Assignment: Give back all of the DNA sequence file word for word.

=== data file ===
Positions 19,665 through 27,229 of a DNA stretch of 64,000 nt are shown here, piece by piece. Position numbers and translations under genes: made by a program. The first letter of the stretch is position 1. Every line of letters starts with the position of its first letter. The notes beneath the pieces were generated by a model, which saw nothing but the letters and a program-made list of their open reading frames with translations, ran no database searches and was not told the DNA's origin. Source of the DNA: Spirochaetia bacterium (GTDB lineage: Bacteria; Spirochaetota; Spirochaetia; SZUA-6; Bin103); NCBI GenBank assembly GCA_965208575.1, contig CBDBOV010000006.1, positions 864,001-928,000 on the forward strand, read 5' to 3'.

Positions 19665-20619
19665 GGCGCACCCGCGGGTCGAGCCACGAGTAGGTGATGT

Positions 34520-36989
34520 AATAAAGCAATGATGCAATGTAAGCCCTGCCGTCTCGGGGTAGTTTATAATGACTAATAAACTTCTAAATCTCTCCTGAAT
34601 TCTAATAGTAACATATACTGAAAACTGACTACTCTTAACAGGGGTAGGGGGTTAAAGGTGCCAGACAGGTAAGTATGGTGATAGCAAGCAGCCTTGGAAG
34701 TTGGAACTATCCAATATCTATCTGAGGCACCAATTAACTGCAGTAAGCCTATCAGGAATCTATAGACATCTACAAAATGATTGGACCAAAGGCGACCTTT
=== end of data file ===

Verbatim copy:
Positions 19,665 through 27,229 of a DNA stretch of 64,000 nt are shown here, piece by piece. Position numbers and translations under genes: made by a program. The first letter of the stretch is position 1. Every line of letters starts with the position of its first letter. The notes beneath the pieces were generated by a model, which saw nothing but the letters and a program-made list of their open reading frames with translations, ran no database searches and was not told the DNA's origin. Source of the DNA: Spirochaetia bacterium (GTDB lineage: Bacteria; Spirochaetota; Spirochaetia; SZUA-6; Bin103); NCBI GenBank assembly GCA_965208575.1, contig CBDBOV010000006.1, positions 864,001-928,000 on the forward strand, read 5' to 3'.

Positions 19665-20619
19665 GGCGCACCCGCGGGTCGAGCCACGAGTAGGTGATGT

Positions 34520-36989
34520 AATAAAGCAATGATGCAATGTAAGCCCTGCCGTCTCGGGGTAGTTTATAATGACTAATAAACTTCTAAATCTCTCCTGAAT
34601 TCTAATAGTAACATATACTGAAAACTGACTACTCTTAACAGGGGTAGGGGGTTAAAGGTGCCAGACAGGTAAGTATGGTGATAGCAAGCAGCCTTGGAAG
34701 TTGGAACTATCCAATATCTATCTGAGGCACCAATTAACTGCAGTAAGCCTATCAGGAATCTATAGACATCTACAAAATGATTGGACCAAAGGCGACCTTT